Some birds use houses and some just couldn’t be bothered. Well, it’s more along the lines of instinct let’s say. Just as some folks have houses for birds, while some prefer an elegant birdhouse on their property. It’s because of the aesthetically pleasing design and great quality they look so perfect in the landscape. But these copper roof birdhouses are definitely meant for the birds!
Bluebirds or tree swallows are likely to use a single entry home, with good chances of titmice, nuthatches or chickadees taking up residency in these, or even a triple-entry style. You’ll never find goldfinches, cardinals, robins or jays setting up house in one of these beauties though. Their preferences are hedges, shrubs and trees.
On a more stately scale, martins are likely to nest in a larger house with 8 or 12 entries, often referred to as dovecote styles, but we promise… doves will never use them! The only doves around our yards are mourning or ring-neck doves. On an extremely rare occasion, a white dove may be spotted-but these are domesticated and used for release at weddings and special events (not a fan of this practice).
Nobody will use any of these stunning birdhouses if you:
- never tend to it
- block the entries
- keep it indoors for decor… but over the years we’ve heard this and seen this, and it’s kind of sad because we’re bird freaks-but to each his own. Chocolate and vanilla, right?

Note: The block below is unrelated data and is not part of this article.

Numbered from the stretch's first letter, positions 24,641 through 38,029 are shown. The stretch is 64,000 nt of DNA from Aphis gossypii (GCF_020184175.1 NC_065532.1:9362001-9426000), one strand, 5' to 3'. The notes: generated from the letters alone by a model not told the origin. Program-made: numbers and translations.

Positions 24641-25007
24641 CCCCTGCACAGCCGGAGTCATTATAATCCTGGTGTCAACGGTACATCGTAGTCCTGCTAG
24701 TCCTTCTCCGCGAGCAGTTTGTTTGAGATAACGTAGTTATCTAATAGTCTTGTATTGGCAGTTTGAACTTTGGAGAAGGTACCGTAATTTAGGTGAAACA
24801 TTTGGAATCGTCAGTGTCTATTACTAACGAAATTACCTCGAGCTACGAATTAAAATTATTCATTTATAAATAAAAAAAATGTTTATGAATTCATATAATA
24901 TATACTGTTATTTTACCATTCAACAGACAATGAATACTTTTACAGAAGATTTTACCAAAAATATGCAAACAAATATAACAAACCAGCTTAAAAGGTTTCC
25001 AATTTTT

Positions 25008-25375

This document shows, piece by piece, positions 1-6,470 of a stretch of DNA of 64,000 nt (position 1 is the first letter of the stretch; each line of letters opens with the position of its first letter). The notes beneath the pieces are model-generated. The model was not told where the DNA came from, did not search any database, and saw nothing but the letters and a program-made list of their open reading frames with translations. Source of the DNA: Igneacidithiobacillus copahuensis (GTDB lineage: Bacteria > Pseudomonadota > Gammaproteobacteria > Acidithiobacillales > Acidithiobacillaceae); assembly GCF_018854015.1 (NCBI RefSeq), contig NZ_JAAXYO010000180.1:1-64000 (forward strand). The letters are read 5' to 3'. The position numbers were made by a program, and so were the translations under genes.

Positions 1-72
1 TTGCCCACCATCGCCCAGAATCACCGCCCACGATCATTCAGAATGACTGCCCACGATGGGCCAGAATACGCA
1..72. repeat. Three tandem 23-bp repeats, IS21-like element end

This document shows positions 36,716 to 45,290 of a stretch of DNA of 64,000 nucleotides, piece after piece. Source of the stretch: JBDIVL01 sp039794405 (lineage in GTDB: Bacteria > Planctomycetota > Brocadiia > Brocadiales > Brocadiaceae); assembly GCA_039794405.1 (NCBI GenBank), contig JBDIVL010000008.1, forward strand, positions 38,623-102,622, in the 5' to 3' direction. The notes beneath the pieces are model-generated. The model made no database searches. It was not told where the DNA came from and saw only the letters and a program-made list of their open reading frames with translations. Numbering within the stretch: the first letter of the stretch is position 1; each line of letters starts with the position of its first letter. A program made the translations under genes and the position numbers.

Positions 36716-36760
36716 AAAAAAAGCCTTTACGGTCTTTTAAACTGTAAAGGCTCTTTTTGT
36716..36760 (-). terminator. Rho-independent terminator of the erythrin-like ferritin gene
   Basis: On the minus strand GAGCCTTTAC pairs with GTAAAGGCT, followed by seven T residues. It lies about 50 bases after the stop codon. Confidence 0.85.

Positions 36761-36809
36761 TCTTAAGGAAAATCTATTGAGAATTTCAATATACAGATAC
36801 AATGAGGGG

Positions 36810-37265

One important thing to note if you’re planning to provide these houses specifically for birds to nest and raise their young: house sparrows! Once heard of as sparrow slums, the multi-entry houses are always inviting to killer house sparrows. And killer in its true meaning, (not like killer-awesome) house sparrows are very aggressive towards native songbirds. Due to a shortage of natural nest cavities, competition for nesting space is brutal… just ask any bluebird or martin landlord 🙁 If house sparrows are prevalent in your area, diligence is required to keep them at bay… regardless of any birdhouse you may offer. Don’t take our word for it, detailed info on identifying and controlling these non-native and invasive birds can be found at sialis.org